Business & Economy

Indian rupee falls to another all-time low as slide continues

New Delhi, Jun 13 (EFE).- The Indian rupee on Monday fell to another all-time low, with its exchange rate dropping to 78.28 rupees per United States dollar – marking the first time it has breached the 78 mark – as the currency continues a downward spiral that has seen it lose 5 percent of its value in less than six months.

This was the first consecutive day when the Indian rupee touched record lows, after on Thursday it dropped to 77.74 units per dollar, and on Friday sunk down to 77.93 units, according to the currency exchange rate.

The fall in the Indian currency coincides with the strengthening of the US dollar and a sustained rise in international oil prices.

The rupee, which has continued to depreciate throughout the past decade, has lost around 40 percent of its value since 2012, when it was valued at 53.4 units per dollar.

The recent slide is due to “a combination of global as well as domestic factors, as India’s inflation rate has been sharply rising and that’s an important factor putting pressure on the rupee,” financial analyst Sanjaya Baru told EFE.

Moreover, “we have a very difficult global economic environment, and though India has $600 billion in foreign reserves, there is considerable pressure on the current account, (…) and the rupee has come down under that pressure,” he added.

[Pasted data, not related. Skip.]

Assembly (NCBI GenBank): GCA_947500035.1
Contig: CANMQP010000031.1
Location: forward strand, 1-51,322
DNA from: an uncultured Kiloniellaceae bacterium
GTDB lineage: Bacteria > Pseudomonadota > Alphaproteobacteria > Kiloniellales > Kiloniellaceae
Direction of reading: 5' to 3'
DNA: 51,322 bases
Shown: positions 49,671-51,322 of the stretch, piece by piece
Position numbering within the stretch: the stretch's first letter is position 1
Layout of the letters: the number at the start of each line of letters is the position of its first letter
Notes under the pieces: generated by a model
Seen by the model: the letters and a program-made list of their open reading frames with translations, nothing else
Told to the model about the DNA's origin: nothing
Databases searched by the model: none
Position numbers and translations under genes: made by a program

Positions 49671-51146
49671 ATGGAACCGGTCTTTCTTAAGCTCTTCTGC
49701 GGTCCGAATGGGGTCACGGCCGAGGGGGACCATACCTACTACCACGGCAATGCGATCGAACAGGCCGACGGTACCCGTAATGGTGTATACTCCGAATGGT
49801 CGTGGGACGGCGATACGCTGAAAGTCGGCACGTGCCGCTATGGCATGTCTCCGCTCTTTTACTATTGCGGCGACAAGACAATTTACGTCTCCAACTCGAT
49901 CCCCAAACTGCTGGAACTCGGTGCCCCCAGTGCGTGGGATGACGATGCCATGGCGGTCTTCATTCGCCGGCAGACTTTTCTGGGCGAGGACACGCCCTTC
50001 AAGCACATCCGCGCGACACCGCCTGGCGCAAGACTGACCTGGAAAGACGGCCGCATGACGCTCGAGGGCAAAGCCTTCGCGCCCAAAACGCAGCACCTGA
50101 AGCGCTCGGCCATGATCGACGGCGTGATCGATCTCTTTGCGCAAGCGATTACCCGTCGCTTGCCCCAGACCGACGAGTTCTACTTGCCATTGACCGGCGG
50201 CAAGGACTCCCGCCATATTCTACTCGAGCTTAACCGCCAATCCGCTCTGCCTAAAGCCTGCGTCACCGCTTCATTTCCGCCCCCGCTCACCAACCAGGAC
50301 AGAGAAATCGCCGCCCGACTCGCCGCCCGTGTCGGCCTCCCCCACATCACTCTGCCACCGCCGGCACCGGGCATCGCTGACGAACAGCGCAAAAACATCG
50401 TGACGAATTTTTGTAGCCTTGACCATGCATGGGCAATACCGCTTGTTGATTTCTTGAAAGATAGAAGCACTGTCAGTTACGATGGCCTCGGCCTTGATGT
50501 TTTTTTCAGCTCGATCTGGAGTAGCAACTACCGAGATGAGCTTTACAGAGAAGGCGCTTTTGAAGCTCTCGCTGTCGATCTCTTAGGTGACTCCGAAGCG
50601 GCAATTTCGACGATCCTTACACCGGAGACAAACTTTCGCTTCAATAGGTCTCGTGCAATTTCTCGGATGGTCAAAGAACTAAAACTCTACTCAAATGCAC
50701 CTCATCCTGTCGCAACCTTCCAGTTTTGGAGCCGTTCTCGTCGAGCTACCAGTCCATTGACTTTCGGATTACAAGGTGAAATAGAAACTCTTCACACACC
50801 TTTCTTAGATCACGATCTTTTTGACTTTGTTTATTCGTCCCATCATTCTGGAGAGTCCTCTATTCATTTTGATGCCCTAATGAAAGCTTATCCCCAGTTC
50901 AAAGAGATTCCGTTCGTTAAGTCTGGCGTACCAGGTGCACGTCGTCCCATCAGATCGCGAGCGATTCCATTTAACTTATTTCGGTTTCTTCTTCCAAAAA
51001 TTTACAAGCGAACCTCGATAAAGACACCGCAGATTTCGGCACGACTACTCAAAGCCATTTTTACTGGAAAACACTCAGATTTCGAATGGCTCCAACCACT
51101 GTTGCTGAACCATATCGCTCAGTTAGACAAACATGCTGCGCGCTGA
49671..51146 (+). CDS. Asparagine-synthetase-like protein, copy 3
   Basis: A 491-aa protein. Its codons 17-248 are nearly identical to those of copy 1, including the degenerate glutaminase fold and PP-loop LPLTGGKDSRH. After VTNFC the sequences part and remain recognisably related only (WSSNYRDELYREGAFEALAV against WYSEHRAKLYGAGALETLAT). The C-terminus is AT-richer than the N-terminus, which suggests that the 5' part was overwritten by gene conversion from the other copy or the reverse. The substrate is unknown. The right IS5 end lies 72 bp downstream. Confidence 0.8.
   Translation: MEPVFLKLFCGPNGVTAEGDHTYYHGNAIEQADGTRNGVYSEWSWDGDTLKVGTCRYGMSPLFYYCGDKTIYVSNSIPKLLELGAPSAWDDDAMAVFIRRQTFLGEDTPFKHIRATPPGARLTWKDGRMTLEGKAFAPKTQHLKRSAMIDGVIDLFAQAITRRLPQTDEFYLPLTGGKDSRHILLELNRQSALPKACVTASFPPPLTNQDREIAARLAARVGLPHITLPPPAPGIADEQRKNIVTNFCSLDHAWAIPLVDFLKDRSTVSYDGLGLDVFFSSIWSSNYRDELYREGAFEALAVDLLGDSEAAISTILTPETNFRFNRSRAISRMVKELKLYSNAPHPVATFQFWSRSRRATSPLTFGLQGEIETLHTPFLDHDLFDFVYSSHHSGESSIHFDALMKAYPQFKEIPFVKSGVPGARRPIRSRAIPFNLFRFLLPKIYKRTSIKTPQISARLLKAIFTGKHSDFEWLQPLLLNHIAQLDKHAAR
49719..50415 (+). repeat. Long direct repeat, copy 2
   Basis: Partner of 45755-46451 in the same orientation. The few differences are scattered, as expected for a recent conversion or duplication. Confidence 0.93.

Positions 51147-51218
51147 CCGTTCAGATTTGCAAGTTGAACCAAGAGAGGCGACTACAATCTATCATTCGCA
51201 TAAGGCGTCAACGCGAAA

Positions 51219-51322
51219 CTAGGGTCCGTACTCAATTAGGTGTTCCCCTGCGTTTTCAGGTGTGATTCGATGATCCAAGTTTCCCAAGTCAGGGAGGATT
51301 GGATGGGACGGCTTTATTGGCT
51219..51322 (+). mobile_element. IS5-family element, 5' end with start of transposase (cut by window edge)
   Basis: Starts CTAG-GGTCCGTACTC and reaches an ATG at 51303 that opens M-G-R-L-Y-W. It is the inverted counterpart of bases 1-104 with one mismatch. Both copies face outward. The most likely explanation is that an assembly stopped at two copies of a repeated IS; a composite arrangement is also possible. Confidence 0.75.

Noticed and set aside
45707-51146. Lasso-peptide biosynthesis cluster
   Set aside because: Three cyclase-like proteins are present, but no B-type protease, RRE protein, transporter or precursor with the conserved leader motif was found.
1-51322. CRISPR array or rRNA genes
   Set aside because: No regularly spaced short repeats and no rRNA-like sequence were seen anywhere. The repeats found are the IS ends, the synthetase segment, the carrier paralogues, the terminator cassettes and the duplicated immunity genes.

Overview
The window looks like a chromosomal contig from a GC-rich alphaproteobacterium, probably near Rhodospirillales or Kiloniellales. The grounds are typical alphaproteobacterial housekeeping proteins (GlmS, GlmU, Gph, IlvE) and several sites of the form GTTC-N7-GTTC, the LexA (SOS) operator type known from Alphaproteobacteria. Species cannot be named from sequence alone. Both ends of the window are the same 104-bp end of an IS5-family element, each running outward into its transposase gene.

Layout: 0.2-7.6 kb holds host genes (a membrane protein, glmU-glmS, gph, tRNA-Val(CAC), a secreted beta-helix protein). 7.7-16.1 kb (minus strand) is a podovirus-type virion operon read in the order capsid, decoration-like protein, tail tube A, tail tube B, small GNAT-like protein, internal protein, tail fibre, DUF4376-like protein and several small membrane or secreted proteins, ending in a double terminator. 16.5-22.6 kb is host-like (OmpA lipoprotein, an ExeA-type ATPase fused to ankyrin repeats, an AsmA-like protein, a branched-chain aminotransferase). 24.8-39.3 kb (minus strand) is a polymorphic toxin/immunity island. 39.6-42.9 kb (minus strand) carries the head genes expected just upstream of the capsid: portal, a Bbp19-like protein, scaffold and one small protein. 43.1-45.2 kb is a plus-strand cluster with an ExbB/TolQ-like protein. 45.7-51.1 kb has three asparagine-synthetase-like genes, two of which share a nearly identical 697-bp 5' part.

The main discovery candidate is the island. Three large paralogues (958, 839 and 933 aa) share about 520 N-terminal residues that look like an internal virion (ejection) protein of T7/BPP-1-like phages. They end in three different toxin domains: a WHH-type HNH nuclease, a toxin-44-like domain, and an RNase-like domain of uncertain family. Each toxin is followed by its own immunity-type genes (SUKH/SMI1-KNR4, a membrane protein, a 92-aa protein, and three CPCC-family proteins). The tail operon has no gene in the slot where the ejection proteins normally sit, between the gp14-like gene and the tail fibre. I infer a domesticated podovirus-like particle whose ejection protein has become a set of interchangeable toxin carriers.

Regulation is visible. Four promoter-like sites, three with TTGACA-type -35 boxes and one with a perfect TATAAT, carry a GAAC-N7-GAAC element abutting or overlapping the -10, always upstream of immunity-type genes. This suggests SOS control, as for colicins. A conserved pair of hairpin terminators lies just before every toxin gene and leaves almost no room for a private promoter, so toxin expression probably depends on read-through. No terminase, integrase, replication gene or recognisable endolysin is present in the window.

Consultancy EForex India said in its analysis of rupee’s performance on Monday that the dollar climbing to a four-month high compared to the main set of currencies was a key factor, along with a drop in Asian stock markets.

In such a scenario, analysts and the market are keenly watching the Reserve Bank of India for its next move, as it is expected to intervene to stop rupee from entering spiral of further devaluation.

Although “the central bank normally doesn’t reveal its mind as far as the exchange rate of the rupee is concerned, (…) as of now it appears that the bank has chosen not to intervene yet. It is allowing the rupee to find its value,” Baru said.

However, he added that “at some point I would expect the central bank to intervene in the market and show some elements of guidance.” EFE


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